attention. Only hardcore Evo enthusiasts would be able to spot the JDM Evo MR headlight and taillight assemblies which surely cost them an arm and a leg. Shifting their collective attention to the interior, Anderson and Randall wanted to add a touch of customization without going overboard. The primary challenge, said Anderson, was to strike the right balance between performance flex and sonic impact. “Because it’s a performance vehicle, we couldn’t weigh the Evo down with a lot of audio / video equipment. Our big test was in getting everything to fit into the car while maintaining proper weight distribution. Our goal for the


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Ultra-Performance Subs 10" & 12" Single & DVC 4 Ohm Component Subs complete the SR line. With 1400 W Peak Power Handling, SR Subs pound out relentless competition-grade bass performance. Four layers of heavy gauge high temperature aluminum wire, wound around a 2 1/2" glass/epoxy voice coil former, provide the highest power handling and reliability. Dual spiders

tightly control the cone’s long excursion for the ultimate in “tight,” detailed, musical bass. Hex-key terminals that can accommodate up to 8 gauge speaker wire create clean, professional hookups. For more on SR Signature Reference Series Components & Systems visit:


A Little Coaxing, It Goes Coaxial The drivers’ phase plug cones help eliminate peaks and dips in frequency response. Remove the cone, screw in the supplied and easily installed tweeter posts, and the SRs rock in coaxial mode.


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interior was to make it look like it came from the factory that way.” Combined with the factory seats that Daytona Mitsubishi rewrapped in leather, the Evo’s interior packs plenty of visual punch. The A/C controls were re-located to an existing pocket just below the Kenwood double-DIN head unit. A Ralliart shift knob and boot replace the factory pieces, with a trio of AutoMeter NEXUS gauges housed in the Apillar to help keep tabs on the Evo’s vitals. A Kenwood DDX7015 head unit not only controls the entire system, but also features a 6.5inch touchscreen LCD monitor and DVD player. Acoustics come courtesy of a JL Audio sound system, with JL Audio XR653-CS 6.5-inch three-way components creating the front stage and XR650CSI two-way components for the rear. Power for the mids and highs is handled by a JL Audio 300/4 amplifier found tucked behind the Cusco carbon fibre strut bar in the trunk. The JL Audio 500/1 amplifier used to push the pair of JL Audio 12W6 12-inch subwoofers can also be found in the same tight place, as much of the trunk space was needed to accommodate the carbon fibrewrapped bottle for the nitrous system. Tsunami products handle power distribution duties, starting with the two V10450 batteries supplying the juice. An Elite Series front fuse holder, Light Wave Series distribution blocks,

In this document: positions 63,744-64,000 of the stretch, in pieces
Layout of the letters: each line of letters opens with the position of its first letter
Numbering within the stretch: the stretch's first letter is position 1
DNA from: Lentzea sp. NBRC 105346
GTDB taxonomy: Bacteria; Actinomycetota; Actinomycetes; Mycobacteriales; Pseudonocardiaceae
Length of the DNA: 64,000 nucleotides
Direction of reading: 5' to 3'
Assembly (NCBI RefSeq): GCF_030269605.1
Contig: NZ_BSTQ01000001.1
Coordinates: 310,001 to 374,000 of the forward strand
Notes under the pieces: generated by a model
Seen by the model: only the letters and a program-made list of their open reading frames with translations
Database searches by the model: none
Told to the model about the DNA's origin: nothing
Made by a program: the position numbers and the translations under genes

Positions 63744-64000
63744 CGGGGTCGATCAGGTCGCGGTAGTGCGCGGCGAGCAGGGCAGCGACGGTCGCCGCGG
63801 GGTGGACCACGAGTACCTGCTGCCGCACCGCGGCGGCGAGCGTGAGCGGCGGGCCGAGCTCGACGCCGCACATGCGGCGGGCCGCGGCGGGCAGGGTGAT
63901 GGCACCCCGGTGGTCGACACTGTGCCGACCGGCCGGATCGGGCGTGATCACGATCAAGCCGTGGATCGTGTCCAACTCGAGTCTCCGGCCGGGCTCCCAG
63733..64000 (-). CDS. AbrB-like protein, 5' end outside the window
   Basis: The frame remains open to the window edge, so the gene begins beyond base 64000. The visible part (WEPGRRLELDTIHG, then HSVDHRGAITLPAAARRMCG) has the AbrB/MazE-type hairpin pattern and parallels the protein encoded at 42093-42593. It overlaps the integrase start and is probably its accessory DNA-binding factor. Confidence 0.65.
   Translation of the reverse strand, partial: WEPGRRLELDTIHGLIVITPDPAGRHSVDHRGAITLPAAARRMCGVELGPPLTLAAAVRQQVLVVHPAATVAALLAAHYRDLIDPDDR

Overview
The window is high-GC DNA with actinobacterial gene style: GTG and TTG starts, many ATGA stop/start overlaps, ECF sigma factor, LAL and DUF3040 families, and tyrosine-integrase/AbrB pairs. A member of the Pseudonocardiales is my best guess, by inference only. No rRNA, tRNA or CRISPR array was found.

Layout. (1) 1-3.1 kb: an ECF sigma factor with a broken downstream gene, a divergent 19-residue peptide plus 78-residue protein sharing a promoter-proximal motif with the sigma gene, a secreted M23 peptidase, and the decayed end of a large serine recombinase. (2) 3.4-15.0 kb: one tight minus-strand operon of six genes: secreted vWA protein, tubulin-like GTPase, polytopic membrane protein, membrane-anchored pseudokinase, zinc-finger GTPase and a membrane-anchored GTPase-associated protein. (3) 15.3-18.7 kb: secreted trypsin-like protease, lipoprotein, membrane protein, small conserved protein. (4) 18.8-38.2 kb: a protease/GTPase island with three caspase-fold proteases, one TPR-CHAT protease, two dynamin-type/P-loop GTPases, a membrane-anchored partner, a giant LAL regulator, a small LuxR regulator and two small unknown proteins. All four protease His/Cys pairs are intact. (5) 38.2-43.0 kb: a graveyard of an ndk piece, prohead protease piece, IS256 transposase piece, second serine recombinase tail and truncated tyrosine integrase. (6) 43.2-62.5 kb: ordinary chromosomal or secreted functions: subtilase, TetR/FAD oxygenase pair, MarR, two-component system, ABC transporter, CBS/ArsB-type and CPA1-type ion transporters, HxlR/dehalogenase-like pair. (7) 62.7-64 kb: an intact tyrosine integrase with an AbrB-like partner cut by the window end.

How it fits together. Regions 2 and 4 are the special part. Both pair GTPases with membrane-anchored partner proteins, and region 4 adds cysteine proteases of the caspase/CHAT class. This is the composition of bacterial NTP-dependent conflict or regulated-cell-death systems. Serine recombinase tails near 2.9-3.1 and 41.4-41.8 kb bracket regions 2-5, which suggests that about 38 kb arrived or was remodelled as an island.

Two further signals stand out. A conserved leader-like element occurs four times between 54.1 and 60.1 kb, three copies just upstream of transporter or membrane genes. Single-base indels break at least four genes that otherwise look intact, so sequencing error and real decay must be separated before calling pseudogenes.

X15HCAP-40 capacitor and the associated Tsunami wiring provide the system with a constant power flow. Metra’s in-house R & D staff helped with the Evo’s wiring. The division of instructor labour broke down to Anderson covering the dash and trunk, Randall working on the doors and Installer Institute Administrative Assistant Nick Lambrecht and Anderson double-teaming on installing the suede headliner. The Mitsubishi Evo was actually built after school hours so their Installer Institute students wouldn’t be distracted by the crazy project. With much of their time spent teaching, it’s definitely refreshing to get hands-on again to show off their skills. Many thanks go out to all of those involved with the project, including Metra Electronics, Tsunami, Kenwood, JL Audio, Compustar Alarm, Daytona Mitsubishi and Collision Station. Of course, a big shout out goes to the crew at Installer Institute as well. “The Evo represents the best of both tuner and mobile electronics worlds,” Anderson said. “It’s been getting very enthusiastic reactions at shows. In addition to being an excellent demo car for Installer Institute and Daytona Mitsubishi, I think the Evo will inspire people and give them good ideas for what’s possible with their own vehicle.” // For more visit

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Evo Vehicle PAS  
Evo Vehicle PAS  

I By Paul at 4:50 pm, 6/2/06 Text by Michael Semira // Photos by John Jackson PERFORMANCE AUTO & SOUND 92